China's Crackdown on Christians
Authorities Step Up Hard-line Measures
BEIJING, August 2, 2004 (Zenit) - China seems determined to restrict the spread of Christianity in the country. Authorities are now using the same tactics against Christian churches that they deployed to quash the Falun Gong spiritual movement, the Wall Street Journal reported Tuesday.
The crackdown, ordered late last year by the China's political leadership, according to the Journal, is being carried out by an offshoot of the task force that coordinated the campaign against the Falun Gong. The main focus is on the rural zones, where religious fervor is on the rise.
"The spread of Christianity is really worrying the government, so it has become a target," said Kang Xiaoguang of the Chinese Academy of Sciences to the Wall Street Journal.
The government is targeting what it terms "cults," which are only loosely described. In practice the term is applied to whatever groups have not received official permission to operated. Apart from the continued persecution of Catholic groups that do not submit to official control, the government is particularly worried about evangelical and Protestant groups, who have been rapidly expanding.
Chronicle of persecution
Two groups active in documenting religious persecution, the Center for Religious Freedom, a division of Freedom House, and Compass Direct, have collected news on the crackdown by authorities from a wide range of sources. Among the reports from past months are the following items.
-- July 22. More than 100 religious leaders were arrested in the western province of Xinjiang. The arrests came during a meeting organized by the Ying Shang Church, a large house-church network headquartered in Anhui Province. The arrests came shortly after 40 house-church leaders were arrested while attending a training seminar in Cheng Du City in the province of Sichuan.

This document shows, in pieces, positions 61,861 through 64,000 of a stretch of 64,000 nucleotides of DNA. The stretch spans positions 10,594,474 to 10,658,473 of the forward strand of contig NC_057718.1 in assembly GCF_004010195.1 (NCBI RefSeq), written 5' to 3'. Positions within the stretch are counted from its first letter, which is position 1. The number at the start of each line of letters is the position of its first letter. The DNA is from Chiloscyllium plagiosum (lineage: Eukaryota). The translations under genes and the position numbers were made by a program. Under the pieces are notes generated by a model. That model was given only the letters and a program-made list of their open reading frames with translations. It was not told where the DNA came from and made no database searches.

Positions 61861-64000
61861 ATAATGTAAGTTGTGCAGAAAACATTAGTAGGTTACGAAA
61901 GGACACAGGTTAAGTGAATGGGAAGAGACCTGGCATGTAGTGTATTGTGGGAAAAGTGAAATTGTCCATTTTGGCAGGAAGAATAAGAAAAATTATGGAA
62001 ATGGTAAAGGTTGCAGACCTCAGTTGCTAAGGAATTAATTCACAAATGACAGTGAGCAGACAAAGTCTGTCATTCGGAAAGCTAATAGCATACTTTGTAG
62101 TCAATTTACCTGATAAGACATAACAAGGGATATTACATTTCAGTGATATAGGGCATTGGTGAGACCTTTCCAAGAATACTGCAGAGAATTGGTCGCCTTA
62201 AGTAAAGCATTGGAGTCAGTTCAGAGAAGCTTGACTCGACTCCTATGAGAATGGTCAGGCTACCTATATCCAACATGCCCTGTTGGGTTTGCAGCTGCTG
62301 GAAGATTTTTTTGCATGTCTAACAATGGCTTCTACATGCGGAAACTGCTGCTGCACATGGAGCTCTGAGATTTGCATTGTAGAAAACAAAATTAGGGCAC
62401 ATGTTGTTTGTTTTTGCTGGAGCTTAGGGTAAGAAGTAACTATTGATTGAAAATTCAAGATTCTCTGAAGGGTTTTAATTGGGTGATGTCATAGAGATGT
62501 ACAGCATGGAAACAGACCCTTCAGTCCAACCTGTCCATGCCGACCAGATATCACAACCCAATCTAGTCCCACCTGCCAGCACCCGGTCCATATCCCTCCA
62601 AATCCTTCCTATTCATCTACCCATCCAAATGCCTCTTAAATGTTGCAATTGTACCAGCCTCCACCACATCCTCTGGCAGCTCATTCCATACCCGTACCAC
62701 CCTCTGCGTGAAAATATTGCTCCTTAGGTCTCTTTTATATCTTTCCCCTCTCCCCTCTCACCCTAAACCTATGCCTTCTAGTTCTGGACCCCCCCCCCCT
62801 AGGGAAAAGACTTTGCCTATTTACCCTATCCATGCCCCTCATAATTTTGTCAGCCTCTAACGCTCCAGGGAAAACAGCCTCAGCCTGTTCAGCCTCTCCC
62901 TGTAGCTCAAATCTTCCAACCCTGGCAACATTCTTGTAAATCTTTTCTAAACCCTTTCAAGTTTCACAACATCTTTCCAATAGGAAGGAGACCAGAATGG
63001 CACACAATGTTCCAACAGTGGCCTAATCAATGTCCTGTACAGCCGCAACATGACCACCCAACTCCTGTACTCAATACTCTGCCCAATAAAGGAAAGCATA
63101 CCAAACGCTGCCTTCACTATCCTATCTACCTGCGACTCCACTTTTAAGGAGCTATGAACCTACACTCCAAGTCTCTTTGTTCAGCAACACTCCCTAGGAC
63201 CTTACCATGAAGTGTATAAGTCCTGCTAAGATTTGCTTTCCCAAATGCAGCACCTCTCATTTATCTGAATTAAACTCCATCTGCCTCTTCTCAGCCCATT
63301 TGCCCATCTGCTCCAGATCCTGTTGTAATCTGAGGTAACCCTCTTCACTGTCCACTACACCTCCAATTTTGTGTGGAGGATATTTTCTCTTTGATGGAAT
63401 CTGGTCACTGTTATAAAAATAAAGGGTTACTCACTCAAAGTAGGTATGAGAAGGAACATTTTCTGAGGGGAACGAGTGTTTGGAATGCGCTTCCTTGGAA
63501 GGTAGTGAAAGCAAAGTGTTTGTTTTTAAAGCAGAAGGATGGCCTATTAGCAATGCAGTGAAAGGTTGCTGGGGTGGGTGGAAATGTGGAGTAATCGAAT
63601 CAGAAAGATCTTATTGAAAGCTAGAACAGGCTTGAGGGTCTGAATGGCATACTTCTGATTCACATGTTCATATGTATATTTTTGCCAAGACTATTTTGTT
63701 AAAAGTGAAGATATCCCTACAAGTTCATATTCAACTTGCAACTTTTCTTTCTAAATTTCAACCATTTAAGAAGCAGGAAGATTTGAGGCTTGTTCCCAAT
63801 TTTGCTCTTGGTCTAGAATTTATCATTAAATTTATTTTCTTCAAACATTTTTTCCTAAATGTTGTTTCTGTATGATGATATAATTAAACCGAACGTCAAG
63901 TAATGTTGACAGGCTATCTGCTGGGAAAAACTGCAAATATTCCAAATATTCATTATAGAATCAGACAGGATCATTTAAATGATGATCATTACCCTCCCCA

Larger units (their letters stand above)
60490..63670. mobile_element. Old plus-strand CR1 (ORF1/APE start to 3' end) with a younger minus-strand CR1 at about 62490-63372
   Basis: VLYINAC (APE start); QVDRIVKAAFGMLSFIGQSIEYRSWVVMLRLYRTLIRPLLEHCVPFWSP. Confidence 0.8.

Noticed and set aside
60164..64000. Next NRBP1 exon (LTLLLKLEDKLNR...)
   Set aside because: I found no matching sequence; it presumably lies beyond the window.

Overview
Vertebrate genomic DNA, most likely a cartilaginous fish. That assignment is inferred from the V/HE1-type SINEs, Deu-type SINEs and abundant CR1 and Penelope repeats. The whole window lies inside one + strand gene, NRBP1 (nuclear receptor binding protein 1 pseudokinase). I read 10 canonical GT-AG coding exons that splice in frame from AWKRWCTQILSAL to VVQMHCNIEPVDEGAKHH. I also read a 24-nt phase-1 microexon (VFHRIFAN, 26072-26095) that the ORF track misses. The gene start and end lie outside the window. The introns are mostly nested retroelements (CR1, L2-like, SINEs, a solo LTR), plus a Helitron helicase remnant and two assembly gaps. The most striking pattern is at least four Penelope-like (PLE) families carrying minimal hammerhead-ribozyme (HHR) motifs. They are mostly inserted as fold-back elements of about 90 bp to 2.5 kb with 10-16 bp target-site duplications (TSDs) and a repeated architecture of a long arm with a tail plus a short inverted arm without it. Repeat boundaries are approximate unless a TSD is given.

-- July 19. Chinese authorities detained and interrogated house-church leader Samuel Lamb after worship services on June 13. Ten of his co-workers were also detained and interrogated. This is the first time in 14 years that Chinese authorities have taken repressive steps against Lamb, who reportedly hosts 3,000 worshippers per week at his meeting place in Guangzhou.
-- July 5. A 34-year-old woman was beaten to death in jail on the day she was arrested for handing out Bibles in Guizhou province. Police arrested Jiang Zongxiu on June 18 on suspicion of "spreading rumors and inciting to disturb social order," according to the local press. Her mother-in-law, Tan Dewei, was arrested with Jiang but later released. She said police kicked Jiang repeatedly during interrogation.
-- June 23. The Vatican strongly protested to China over the arrest of three Catholic bishops -- one of them 84 years old -- in the previous month. The statement called the bishops' arrest "inconceivable in a country based on laws." The 84-year-old bishop of Xuanhua was arrested May 27. Another two bishops, from Xiwanzi and Zhengding, were detained for several days in June.
-- May 24. Gu Xianggao, a teacher in a house-church group, was beaten to death by Public Security Bureau officers.
-- May 16. Two Catholic priests, Lu Genjun and Cheng Xiaoli, were arrested May 14 in An Guo, Hebei province, by government security policemen. The priests were set to begin classes for natural family planning and moral theology courses. Father Lu was previously arrested on Palm Sunday 1998 for a short period. He was arrested again shortly before Easter in 2001 and detained for three years.
-- May 10. Chinese Christians gave evidence of persecution at a special meeting called by the U.N. Commission on Human Rights in April. The speakers testified to beatings, imprisonment, torture and harassment. Female members of the South China Church also testified to torture and sexual assault at the hands of police officers. Their evidence was supported by documents and a video showing the destruction of a church in Zhejiang province.